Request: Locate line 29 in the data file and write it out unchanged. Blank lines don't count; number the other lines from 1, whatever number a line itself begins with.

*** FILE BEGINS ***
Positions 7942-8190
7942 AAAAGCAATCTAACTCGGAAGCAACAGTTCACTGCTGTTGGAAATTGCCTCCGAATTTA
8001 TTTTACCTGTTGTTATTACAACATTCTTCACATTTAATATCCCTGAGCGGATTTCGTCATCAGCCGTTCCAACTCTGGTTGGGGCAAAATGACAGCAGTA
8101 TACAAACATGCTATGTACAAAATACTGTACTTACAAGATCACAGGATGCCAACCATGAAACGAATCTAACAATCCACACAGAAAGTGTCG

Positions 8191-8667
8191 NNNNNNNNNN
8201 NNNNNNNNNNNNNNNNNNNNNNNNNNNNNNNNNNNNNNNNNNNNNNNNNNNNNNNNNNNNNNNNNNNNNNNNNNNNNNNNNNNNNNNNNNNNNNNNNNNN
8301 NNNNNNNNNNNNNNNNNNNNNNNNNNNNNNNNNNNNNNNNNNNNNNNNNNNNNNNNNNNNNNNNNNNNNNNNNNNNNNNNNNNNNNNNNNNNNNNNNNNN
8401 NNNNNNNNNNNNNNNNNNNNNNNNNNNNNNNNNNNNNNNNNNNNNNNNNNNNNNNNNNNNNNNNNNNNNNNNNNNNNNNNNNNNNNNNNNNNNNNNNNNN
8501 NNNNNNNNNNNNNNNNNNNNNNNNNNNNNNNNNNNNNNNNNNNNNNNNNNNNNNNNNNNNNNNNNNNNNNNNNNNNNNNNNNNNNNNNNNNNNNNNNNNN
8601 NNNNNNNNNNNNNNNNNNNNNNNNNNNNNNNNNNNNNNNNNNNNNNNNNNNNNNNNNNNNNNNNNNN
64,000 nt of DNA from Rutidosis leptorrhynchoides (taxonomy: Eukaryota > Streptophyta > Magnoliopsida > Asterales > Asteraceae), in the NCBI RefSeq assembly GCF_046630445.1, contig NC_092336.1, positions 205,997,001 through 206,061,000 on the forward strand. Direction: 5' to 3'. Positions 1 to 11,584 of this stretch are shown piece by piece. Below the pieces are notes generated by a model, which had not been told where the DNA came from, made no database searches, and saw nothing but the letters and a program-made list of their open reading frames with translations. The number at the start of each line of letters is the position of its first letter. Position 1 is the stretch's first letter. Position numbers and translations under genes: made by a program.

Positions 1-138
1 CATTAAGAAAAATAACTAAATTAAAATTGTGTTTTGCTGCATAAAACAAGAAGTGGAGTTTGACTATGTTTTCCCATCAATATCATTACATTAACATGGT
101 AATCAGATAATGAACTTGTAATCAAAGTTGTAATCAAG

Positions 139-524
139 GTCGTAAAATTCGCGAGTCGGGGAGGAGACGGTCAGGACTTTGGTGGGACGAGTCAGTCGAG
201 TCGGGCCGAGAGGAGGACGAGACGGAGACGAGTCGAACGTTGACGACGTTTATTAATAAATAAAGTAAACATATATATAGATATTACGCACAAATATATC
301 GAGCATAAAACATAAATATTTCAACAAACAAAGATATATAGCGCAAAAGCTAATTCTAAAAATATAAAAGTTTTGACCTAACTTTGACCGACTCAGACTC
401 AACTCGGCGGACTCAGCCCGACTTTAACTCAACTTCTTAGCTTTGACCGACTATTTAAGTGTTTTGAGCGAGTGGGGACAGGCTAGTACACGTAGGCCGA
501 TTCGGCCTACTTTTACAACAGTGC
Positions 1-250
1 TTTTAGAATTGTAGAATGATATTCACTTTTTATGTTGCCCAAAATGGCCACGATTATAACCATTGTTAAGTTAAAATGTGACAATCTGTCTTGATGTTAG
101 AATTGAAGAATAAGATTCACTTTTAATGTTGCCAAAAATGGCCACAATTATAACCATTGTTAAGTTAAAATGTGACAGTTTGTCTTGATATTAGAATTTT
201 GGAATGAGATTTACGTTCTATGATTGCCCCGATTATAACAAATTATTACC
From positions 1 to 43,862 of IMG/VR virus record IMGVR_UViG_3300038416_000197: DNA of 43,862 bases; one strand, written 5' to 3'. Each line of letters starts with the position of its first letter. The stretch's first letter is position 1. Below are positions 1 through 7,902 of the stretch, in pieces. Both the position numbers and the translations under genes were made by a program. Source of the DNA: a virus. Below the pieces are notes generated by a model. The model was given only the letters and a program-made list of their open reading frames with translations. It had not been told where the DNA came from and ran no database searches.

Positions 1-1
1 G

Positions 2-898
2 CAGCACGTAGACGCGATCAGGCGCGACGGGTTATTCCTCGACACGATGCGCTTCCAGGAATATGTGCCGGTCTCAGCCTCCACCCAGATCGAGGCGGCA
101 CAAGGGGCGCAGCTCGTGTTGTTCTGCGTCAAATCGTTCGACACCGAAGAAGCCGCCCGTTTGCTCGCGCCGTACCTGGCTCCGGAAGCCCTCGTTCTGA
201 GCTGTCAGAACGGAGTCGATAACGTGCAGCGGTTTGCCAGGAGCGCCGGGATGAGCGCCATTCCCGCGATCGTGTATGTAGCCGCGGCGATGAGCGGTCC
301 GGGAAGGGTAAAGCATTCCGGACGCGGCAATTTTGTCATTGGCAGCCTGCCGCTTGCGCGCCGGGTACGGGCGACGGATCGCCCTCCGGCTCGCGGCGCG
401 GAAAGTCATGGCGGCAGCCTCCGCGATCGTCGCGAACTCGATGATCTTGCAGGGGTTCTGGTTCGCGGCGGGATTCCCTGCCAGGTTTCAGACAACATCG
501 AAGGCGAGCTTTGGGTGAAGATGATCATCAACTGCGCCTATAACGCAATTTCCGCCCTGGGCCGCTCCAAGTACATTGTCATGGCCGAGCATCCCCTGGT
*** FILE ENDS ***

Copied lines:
Positions 2-898